Processing method (evaporated vs. rock) had no effect on salt consumption or weight gain of growing stocker cattle. Steers consumed 2.18 times more loose salt than block salt.
  • ItemOpen Access
    Comparative intake of bone meal and calcium phosphate mineral mixtures as phosphorus sources for grazing steers and lactating cows
    (Kansas State University. Agricultural Experiment Station, 2011-01-27) Brazle, F.; Kuhl, Gerry L.; Wary, T.; Lanham, Dale L.
    Steers on native grass consumed equal amounts of mixtures containing 50% trace mineralized salt and either 50% bone meal or 50% calcium phosphate. Lactating cows consumed about 60% more of the bone meal:salt mixture. This research verifies that both products are palatable supplemental phosphorus sources and that choice of product should be a function of cost per unit of phosphorus.
  • ItemOpen Access
    Revaccination of recently processed cattle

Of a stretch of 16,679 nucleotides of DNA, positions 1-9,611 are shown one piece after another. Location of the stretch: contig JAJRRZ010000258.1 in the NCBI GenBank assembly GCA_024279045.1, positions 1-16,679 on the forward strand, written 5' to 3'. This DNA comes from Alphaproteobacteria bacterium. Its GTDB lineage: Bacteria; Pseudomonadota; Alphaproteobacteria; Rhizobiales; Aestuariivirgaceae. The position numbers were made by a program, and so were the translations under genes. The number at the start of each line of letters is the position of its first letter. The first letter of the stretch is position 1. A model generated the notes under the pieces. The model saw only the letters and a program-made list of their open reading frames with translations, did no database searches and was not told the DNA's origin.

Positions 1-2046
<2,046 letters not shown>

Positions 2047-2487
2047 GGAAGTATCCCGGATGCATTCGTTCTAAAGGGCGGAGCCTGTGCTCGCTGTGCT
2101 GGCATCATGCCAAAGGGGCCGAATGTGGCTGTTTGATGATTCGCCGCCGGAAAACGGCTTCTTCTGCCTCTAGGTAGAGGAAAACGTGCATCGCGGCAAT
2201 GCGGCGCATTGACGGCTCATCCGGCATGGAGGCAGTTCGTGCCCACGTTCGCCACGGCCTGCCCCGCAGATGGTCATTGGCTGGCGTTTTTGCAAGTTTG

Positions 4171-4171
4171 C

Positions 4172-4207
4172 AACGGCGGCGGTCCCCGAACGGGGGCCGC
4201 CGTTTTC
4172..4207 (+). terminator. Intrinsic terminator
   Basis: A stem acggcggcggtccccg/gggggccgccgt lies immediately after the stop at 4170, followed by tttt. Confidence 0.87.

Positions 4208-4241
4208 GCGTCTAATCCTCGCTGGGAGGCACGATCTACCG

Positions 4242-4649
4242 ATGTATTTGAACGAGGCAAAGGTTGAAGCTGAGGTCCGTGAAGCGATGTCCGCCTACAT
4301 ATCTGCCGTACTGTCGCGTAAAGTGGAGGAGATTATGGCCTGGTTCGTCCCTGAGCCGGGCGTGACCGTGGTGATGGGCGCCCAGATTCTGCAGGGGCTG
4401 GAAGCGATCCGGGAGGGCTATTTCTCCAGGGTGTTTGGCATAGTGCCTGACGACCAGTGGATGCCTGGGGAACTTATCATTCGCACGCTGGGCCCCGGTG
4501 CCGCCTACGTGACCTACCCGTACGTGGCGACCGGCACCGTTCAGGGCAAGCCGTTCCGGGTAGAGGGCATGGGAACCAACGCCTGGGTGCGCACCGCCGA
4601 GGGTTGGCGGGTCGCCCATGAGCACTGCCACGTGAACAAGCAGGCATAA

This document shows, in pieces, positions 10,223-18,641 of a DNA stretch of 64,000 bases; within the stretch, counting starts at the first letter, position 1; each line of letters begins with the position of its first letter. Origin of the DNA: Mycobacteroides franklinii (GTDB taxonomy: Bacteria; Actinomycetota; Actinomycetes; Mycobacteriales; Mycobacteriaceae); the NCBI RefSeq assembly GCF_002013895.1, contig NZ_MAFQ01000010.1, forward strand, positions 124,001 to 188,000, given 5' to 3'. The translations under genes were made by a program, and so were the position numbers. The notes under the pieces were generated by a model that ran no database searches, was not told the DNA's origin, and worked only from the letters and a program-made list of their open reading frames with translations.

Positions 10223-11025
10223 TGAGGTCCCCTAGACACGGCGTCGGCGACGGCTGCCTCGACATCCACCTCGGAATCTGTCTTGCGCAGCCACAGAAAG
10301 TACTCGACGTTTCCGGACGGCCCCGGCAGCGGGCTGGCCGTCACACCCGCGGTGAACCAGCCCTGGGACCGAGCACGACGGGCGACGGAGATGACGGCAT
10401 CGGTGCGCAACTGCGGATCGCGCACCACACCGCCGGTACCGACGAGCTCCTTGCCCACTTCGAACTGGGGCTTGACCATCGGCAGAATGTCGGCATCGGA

(Kansas State University. Agricultural Experiment Station, 2011-01-27) Spire, M.F.; Riley, Jack G.; Edwards, A.J.
    Two trials were conducted to evaluate the effectiveness of revaccinating recently processed cattle with modified live IBR and BVD vaccine. Revaccination decreased total illness 24 to 26%. A significant reduction in clinically sick calves occurred by 48 hours after revaccination and continued for the reminder of the observation period.
  • ItemOpen Access
    Management options for pregnant feedlot heifers
    (Kansas State University. Agricultural Experiment Station, 2011-01-27) Simon, M.; Keay, L.E.; Kiracofe, G.; Riley, Jack G.